IVORY COAST

The ‘flying coffin’: a lynching tool in Ivory Coast

A coffin carried by local residents became a macabre tool used to lynch two people in Cosrou, a village in the southern Ivory Coast, during a so-called “flying coffin” ceremony. Believers say that this rite allows the deceased to identify those responsible for his death. But in reality, these ceremonies are often ways to settle scores between local residents. Read more...

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A "flying coffin" rite in Cosrou, Ivory Coast, on September 20. Screen capture from a video filmed by Julien Appia and published on the site Avenue225.com.

A coffin carried by local residents became a macabre tool used to lynch two people in Cosrou, a village in the southern Ivory Coast, during a so-called “flying coffin” ceremony. Believers say that this rite allows the deceased to identify those responsible for his death. But in reality, these ceremonies are often ways to settle scores between local residents.

WARNING, THE FOLLOWING IMAGES MAY SHOCK READERS

“The victims were suspected of witchcraft”

Our Observer, Julien Appia Kouassi, was in the village of Cosrou at the same time that a funeral was held for Esmè, a man from Abidjan who had died suddenly in mid-September. The man, who had complained of fatigue for several weeks before his death, had gone for tests at a clinic in Abidjan. His family said the results showed nothing abnormal.

On September 20, after a Mass organised in honour of the deceased, the coffin bearers were supposed to carry the casket to the cemetery. Instead, to the shock of our Observer and other onlookers, they suddenly took off in pursuit of those “responsible” for the death.

It’s the first time that I’ve ever seen such a scene. I knew about the “flying coffin” rite but I had never witnessed it. The coffin bearers were sweating profusely and seemed to have trouble breathing. Some were even screaming "Stop ! Stop !" but none of them seemed able to set down the coffin or to stop moving.

Fifty-second seconds into this video filmed by Julien Appia Kouassi, the coffin bearers turn the coffin 360° several times before stopping in front of the home belonging to the brother of the deceased. He was lynched by the crowd several minutes later.

The bearers first went towards the home of the deceased, where they smashed in the doors and windows. According to the tradition, this is the sign that the owner of the house – in this case, the brother of the deceased – was responsible for his death. So they hunted him down, forced him to lie under the coffin and then they crushed him with a few blows from the heavy wooden casket.

Then they headed towards a small hill in the middle of the village where a woman in her sixties met the same fate. It was horrible; the woman was in agony and she was crying for help in the local language. Some people wanted to help her but the coffin bearers said that anyone who intervened would meet the same fate.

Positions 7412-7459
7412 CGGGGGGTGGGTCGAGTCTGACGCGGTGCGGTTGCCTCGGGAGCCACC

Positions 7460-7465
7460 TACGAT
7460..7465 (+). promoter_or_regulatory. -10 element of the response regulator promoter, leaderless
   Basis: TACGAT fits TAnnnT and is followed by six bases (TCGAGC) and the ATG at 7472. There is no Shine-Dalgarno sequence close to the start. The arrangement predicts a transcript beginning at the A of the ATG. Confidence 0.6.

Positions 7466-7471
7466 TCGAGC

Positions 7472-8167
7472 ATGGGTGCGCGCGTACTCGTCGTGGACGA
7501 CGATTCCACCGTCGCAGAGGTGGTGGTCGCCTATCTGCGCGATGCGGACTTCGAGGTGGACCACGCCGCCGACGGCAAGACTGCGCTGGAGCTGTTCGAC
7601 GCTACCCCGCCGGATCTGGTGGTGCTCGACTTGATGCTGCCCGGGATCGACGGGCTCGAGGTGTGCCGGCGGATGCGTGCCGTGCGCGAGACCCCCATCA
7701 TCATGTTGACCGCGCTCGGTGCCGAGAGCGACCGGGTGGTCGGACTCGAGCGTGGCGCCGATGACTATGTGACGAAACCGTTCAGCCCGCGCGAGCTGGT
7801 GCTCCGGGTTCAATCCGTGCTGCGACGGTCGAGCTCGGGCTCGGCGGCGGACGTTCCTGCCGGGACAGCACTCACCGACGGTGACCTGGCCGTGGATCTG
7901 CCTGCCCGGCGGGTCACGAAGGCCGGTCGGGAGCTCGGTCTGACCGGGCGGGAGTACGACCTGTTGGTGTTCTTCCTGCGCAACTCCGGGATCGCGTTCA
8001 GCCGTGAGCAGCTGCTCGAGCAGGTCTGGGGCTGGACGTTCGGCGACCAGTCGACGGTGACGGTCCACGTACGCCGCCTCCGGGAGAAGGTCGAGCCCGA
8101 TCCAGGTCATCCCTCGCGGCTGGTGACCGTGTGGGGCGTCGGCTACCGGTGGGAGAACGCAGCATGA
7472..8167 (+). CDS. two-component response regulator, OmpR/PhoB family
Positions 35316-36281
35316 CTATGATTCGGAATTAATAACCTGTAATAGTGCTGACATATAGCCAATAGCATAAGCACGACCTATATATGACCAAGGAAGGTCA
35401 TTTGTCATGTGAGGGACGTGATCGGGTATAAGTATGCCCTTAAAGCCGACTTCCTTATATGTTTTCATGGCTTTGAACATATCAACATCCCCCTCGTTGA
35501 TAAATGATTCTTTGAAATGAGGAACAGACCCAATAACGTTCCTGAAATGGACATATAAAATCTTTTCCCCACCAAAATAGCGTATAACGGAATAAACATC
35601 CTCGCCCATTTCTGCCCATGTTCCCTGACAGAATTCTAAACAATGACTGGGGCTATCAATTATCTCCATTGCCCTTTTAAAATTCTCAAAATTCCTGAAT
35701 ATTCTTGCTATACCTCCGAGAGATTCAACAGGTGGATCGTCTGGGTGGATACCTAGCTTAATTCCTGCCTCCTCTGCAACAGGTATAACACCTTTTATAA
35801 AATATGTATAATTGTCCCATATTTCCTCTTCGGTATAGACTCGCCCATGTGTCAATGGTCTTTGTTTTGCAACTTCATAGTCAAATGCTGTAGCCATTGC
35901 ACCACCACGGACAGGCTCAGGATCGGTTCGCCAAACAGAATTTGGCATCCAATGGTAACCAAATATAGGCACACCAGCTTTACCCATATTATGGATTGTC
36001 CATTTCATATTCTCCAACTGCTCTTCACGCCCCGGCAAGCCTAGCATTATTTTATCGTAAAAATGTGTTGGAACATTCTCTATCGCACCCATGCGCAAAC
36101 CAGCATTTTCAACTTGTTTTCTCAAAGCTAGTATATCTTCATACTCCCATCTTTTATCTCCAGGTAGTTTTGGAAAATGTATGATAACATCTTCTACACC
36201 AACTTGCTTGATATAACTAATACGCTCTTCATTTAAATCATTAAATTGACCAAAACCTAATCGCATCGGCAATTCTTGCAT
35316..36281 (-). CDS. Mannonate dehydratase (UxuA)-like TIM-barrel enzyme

A woman in her sixties, who was accused of witchcraft, lies lifeless under the coffin. Photo by Julien Appia.

The bearers maintained that they had been touched by “a supernatural force coming from the coffin.” But the people who were killed were already suspected of witchcraft. So did the villagers use this burial as an excuse to kill them? In any case, they celebrated around the old woman’s lifeless body. People were dancing, taking photos and laughing at what they called “the end to a witch’s reign.”

"The coffin bearers are often drugged"

This bloody tradition is called “londola” in the Democratic Republic of Congo. It also occurs in Burkina Faso, Niger and Ghana. In Ivory Coast, it is primarily the Akan ethnic group, concentrated in the south of the country, that continues to practice these rites, said Dr. Yao Saturnin Davy Akaffou, an anthropologist, researcher and lecturer at the University Félix Houpouët Boigny in Abidjan.

Ivorian Akans believe that death is never natural or fortuitous, so they try to seek out culture and spiritual explanations for it. In most cases, the coffin’s victims are people who have already been accused of witchcraft or even family members of the deceased. In these cases, it’s very easy to suspect that there is, in actuality, score-settling behind this kind of rite.

It’s important to mention that the coffin bearers often take traditional medicines that have the same effects as very strong drugs. According to traditional beliefs, this is necessary in order to protect the bearers themselves from the deceased’s rage. Their drugged state could explain these dramatic outpourings of emotion.

I have observed that, lately, these traditions are on the decline, because those responsible for these acts are frequently condemned for murder. Often, village chiefs no longer allow coffin bearers.

According to our Observer, the scene triggered a mass hysteria and the local population seemed to be “satisfied” after having lynched the suspected witches.

According to our Observer, the local police have launched an investigation to determine the exact causes of death of the two people killed during the funeral. Yet he says that the coffin bearers and the local residents responsible for the lynching have yet to be called in for questioning.

When contacted by FRANCE 24, the city council of Dabou, the town closest to the village of Cosrou, did not wish to comment on the events, explaining that Cosrou is located in an area managed by Toupah subprefecture. Our journalists were unable to contact a spokesperson in Toupah.

Post written with FRANCE 24 journalist Alexandre Capron (@alexcapron).